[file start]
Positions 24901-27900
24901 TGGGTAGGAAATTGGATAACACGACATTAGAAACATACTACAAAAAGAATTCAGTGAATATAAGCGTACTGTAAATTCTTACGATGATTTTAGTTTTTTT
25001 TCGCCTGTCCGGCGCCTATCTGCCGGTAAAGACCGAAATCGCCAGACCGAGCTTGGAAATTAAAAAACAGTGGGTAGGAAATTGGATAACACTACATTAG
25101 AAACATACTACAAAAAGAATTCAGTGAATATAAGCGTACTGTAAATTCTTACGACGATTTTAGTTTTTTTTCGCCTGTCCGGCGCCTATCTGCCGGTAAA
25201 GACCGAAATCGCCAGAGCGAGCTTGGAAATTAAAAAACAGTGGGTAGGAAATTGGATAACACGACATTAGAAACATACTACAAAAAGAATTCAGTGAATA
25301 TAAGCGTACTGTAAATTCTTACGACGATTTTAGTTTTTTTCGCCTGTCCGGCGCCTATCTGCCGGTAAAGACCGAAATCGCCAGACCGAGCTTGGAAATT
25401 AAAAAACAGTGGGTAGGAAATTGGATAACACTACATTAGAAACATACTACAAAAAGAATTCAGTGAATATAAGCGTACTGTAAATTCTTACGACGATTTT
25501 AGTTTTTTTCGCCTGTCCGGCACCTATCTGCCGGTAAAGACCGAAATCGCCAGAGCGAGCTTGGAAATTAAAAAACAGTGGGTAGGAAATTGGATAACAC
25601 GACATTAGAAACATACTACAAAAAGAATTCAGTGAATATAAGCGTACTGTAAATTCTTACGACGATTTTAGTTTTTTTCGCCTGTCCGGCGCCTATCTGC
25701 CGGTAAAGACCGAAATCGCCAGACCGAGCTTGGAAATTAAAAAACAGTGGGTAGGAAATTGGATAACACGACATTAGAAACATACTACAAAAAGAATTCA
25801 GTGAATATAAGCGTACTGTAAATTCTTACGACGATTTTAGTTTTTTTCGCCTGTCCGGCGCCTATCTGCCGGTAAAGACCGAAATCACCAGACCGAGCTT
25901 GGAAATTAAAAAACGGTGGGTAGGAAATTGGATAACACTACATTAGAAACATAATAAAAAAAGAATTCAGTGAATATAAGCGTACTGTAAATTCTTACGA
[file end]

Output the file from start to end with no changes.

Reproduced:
Positions 24901-27900
24901 TGGGTAGGAAATTGGATAACACGACATTAGAAACATACTACAAAAAGAATTCAGTGAATATAAGCGTACTGTAAATTCTTACGATGATTTTAGTTTTTTT
25001 TCGCCTGTCCGGCGCCTATCTGCCGGTAAAGACCGAAATCGCCAGACCGAGCTTGGAAATTAAAAAACAGTGGGTAGGAAATTGGATAACACTACATTAG
25101 AAACATACTACAAAAAGAATTCAGTGAATATAAGCGTACTGTAAATTCTTACGACGATTTTAGTTTTTTTTCGCCTGTCCGGCGCCTATCTGCCGGTAAA
25201 GACCGAAATCGCCAGAGCGAGCTTGGAAATTAAAAAACAGTGGGTAGGAAATTGGATAACACGACATTAGAAACATACTACAAAAAGAATTCAGTGAATA
25301 TAAGCGTACTGTAAATTCTTACGACGATTTTAGTTTTTTTCGCCTGTCCGGCGCCTATCTGCCGGTAAAGACCGAAATCGCCAGACCGAGCTTGGAAATT
25401 AAAAAACAGTGGGTAGGAAATTGGATAACACTACATTAGAAACATACTACAAAAAGAATTCAGTGAATATAAGCGTACTGTAAATTCTTACGACGATTTT
25501 AGTTTTTTTCGCCTGTCCGGCACCTATCTGCCGGTAAAGACCGAAATCGCCAGAGCGAGCTTGGAAATTAAAAAACAGTGGGTAGGAAATTGGATAACAC
25601 GACATTAGAAACATACTACAAAAAGAATTCAGTGAATATAAGCGTACTGTAAATTCTTACGACGATTTTAGTTTTTTTCGCCTGTCCGGCGCCTATCTGC
25701 CGGTAAAGACCGAAATCGCCAGACCGAGCTTGGAAATTAAAAAACAGTGGGTAGGAAATTGGATAACACGACATTAGAAACATACTACAAAAAGAATTCA
25801 GTGAATATAAGCGTACTGTAAATTCTTACGACGATTTTAGTTTTTTTCGCCTGTCCGGCGCCTATCTGCCGGTAAAGACCGAAATCACCAGACCGAGCTT
25901 GGAAATTAAAAAACGGTGGGTAGGAAATTGGATAACACTACATTAGAAACATAATAAAAAAAGAATTCAGTGAATATAAGCGTACTGTAAATTCTTACGA